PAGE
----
Many times storing our minis at home or transporting them somewhere to play with a friend or play a tournament is the most cumbersome thing that exists. Generally, we do not have good places, so we pile them up in boxes or furniture, which often causes them to get dusty or wear out the paint job. Also, unfortunately, the GW cases specially made for these cases are often out of our pocket. This article will show you how to build a place to store and/or transport your minis with elementary and cheap materials that we can find anywhere.
Requirements for materials and tools
High-density foam (usually used to upholster sofas and furniture in general, is also used to make mattresses. It is the same used by GW in their suitcases). I recommend a thin one, 1 cm thick.
- A shoe or sneaker/tennis box.
- High-density foam (usually used to upholster sofas and furniture in general, is also used to make mattresses. It is the same used by GW in their suitcases). I recommend a thin one, 1 cm thick.
- Tape measure.
- Glue (I recommend liquid silicone, although white glue also works).
- Paint is not necessary unless you want to personalize your box.
Step 1: Cutting the base
First, we will measure our shoebox in width and length.
Once we have these measurements calculated, we will transfer them to the foam and cut a piece that will fit perfectly in the bottom of the box to function as a base.
Step 2: Taking measurements: the “columns”
Now it’s time to measure the compartments where the miniatures will go. To do this, we take a model, in this case, this orc of Moria. We will count in the foam how many representations can fit to create the “columns” (as if it were a table in Excel) according to the base of the mini and always considering the thickness of 1 cm. of the foam. Thus, I recommend leaving a space of about 3 to 4 cm. between the separations. Remember that this is regular. You can also measure distances for cavalry or monster bases.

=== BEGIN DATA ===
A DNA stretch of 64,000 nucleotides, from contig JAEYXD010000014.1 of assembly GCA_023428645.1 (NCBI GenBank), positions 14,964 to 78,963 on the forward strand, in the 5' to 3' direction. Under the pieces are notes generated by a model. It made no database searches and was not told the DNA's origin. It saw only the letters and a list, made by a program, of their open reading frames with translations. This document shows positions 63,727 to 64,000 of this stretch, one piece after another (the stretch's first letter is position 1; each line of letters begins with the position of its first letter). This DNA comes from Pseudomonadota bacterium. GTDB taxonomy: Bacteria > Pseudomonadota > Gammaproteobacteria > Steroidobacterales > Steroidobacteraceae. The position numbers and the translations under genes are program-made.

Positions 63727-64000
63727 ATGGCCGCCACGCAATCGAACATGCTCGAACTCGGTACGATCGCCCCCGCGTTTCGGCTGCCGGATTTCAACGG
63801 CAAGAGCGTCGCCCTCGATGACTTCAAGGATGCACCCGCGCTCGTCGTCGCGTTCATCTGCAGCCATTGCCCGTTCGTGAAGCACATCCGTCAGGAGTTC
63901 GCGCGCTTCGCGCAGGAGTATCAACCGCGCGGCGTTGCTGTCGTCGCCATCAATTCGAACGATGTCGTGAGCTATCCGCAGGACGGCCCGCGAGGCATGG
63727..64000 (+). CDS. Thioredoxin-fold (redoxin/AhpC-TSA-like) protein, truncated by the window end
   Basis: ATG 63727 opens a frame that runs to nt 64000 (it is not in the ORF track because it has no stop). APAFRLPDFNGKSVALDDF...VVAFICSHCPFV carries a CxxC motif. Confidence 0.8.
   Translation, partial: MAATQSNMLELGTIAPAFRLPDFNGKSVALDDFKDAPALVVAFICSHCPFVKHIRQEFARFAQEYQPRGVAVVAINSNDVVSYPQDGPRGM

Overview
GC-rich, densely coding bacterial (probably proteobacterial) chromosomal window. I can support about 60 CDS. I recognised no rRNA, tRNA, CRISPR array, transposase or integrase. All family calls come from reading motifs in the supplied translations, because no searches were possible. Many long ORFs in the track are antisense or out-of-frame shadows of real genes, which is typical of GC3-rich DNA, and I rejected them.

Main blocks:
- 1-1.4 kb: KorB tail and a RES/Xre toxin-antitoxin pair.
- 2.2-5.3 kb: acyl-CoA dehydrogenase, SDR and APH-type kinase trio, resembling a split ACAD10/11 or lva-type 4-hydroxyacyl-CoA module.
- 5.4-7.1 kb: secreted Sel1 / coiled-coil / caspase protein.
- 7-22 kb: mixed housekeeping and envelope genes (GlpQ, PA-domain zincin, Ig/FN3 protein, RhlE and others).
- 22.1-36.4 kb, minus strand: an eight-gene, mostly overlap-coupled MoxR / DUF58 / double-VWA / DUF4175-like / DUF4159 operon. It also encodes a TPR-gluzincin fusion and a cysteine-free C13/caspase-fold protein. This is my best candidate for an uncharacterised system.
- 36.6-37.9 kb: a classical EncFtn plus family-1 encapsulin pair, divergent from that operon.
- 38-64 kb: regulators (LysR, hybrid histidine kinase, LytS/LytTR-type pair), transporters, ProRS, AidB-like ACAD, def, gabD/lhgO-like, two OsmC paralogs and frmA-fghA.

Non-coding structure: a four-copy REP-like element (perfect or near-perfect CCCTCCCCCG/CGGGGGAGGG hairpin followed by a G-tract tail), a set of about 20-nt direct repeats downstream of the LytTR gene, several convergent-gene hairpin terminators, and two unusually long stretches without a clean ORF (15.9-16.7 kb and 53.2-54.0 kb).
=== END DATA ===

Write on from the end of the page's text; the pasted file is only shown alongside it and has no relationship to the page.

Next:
Once the measurements are taken, we will see how many columns we will have to make. In this case, it was enough to make 8 to have 9 spaces in total.
Then it’s time to measure the foam. I recommend that you measure the height of the column according to the size of your mini since you can make them standing (as here) or lying down. For the orcs of Moria, I made the height 3 cm. I already had the length and the size to start marking the foam and cutting the separations to glue them where they corresponded.
Once you check that the measurements are correct, just glue them. Liquid silicone in the right amount will ensure a good hold and quick drying. White glue will take longer to dry but will stick very well.
Step 3: Taking measurements: the “rows”
Now we will measure the rows to better see where the mini-figures will be. The measurement will be done, as before, according to the size of each base. We’re leaving about 3-4 cm between each mini-figure. Here we don’t have to worry about the thickness of the foam since we will reduce it. In this case, I had enough room to make 5 divisions so that the result was 6 rows.
Then, we will simply measure what we need taking into account the length and height, and cut the pieces. Here, to save space, we will cut each piece of foam in half to be 0.5 cm thick. I recommend doing it with small parts for better handling of the material.
Once everything is cut, we proceed to glue to assemble this kind of grid on the base that we missed at the beginning. The result should be something like the following image. If the pieces are more significant, don’t worry; just use the scissors to adjust them to the most suitable size.
If you look closely, the foam pieces in the rows are thinner than in the columns to save some space and materials.
Step 4: Storing the minis and sealing
And that’s it, it’s that simple. Once you check that everything is dry and well glued, proceed to store your minis in the spaces you created.
To finish, cut a new piece of foam the same size as the first one to act like a lid to better protect the minis.
You can apply this craft to a variety of containers. I did it with a box that my parents gave me to store the minis when I started with the hobby (back in 2007), but that had no protection. Today it has foam compartments for over 200 minis, and even one is removable!
To make this compartment removable, you just need to have enough space upwards (as you can see in the shoebox) and repeat the process explained above. As this one will be moved and the minis of the end compartments must have some containment to avoid falling out, I recommend that you apply for some protection on the edges like this typical packaging foam or the same foam we use reduced to half its thickness.
I hope this article has helped you learn how to take care of and protect your precious minis a little more!